Tag Archives: Baileys Prize

The Lowland – Jhumpa Lahiri

Today we’re offering the first Franny vs Perks review post. Although we’ve read many of the same books, The Lowland is the first to be subjected to our critical eyes. We hope that our double whammy of a post will encourage you to read a book that, although has not broken free of the numerous shortlists its been on, is undoubtedly a fantastic read.

90.Jhumpa-Lahiri-The-Lowland Continue reading The Lowland – Jhumpa Lahiri

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Americanah – Chimamanda Ngozi Adichie

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As a huge fan of Half of a Yellow Sun, I approached Chimamanda Ngozi Adichie’s latest book with admittedly high expectations, but reading the opening pages immediately felt like slipping back into a familiar world. Adichie’s hyper-sensitive descriptions indulged every sense so, despite the fact that I had never visited Africa, let alone Nigeria, I embraced the setting as if it were my own, tasting the Nigeria in which Americanah‘s protagonists, Ifemelu and Obinze, begin their lives. For a novel where location has an incredibly profound effect on lives, there could not be a more suited author. Adichie’s narrative is beautifully absorbing and richly challenging – a book that is clearly of the world, spanning across three continents, but also for the world, fearlessly addressing love, race, politics and selfhood.  Continue reading Americanah – Chimamanda Ngozi Adichie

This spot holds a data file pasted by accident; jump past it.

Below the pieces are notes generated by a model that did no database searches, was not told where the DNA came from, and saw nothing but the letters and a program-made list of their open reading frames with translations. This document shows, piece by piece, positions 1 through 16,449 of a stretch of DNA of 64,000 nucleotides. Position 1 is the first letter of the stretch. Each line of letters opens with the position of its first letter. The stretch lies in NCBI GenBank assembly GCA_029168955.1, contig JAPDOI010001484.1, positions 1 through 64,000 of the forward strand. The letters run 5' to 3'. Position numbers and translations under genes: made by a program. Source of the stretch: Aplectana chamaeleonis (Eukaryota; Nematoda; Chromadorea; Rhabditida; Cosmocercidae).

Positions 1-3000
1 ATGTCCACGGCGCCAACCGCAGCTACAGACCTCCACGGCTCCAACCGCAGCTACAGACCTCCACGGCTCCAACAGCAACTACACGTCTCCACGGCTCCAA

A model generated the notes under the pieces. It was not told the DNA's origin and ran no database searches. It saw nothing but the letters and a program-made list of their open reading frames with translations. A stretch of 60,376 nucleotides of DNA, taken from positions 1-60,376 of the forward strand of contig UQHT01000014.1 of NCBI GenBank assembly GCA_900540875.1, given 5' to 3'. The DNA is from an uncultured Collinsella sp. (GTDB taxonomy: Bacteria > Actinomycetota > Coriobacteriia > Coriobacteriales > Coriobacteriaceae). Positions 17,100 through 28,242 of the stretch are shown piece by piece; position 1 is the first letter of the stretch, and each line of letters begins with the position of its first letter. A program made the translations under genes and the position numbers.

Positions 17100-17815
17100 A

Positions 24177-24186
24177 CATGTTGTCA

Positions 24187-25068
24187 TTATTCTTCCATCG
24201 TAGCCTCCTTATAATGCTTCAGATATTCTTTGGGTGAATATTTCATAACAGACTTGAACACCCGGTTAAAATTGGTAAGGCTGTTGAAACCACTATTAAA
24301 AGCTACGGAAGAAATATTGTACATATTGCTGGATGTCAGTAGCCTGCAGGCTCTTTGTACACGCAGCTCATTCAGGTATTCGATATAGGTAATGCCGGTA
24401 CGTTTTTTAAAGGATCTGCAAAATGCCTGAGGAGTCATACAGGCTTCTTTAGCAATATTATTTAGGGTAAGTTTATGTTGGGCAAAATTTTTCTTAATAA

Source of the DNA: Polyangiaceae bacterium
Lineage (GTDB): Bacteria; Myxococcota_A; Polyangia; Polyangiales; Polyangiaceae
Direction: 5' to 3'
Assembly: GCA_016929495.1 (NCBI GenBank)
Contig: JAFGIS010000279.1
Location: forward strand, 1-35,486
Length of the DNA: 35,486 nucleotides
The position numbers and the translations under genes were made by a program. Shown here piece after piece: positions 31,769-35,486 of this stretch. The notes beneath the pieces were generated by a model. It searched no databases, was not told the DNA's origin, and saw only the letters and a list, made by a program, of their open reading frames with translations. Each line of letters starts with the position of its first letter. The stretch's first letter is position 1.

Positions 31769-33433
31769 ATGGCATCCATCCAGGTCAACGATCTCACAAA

A Girl is a Half-formed Thing – Eimear McBride

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Despite its recent successes – winning the inaugural Goldsmiths prize, shortlisted for the Folio Prize and a current contender for the Baileys Women’s Prize for Fiction – A Girl is a Half-formed Thing has not been universally well received. Heralded as ‘virtuosic’, ‘remarkable’ and ‘unique’ but simultaneously ‘pretentious’, ‘challenging’ and ‘incomprehensible’, I remained unsure as to what to expect from such a divisive novel.

Following the stream of consciousness of an anonymous young girl, the reader is pulled into a fractured narrative, physically distressed by its content. Driven by the familial relationship between sister and brother – the latter always referred to as ‘you’ – and the effect that his brain tumour has on her life and decisions, the story reaches out and pulls the reader into an intimate and viscerally tormented experience. Continue reading A Girl is a Half-formed Thing – Eimear McBride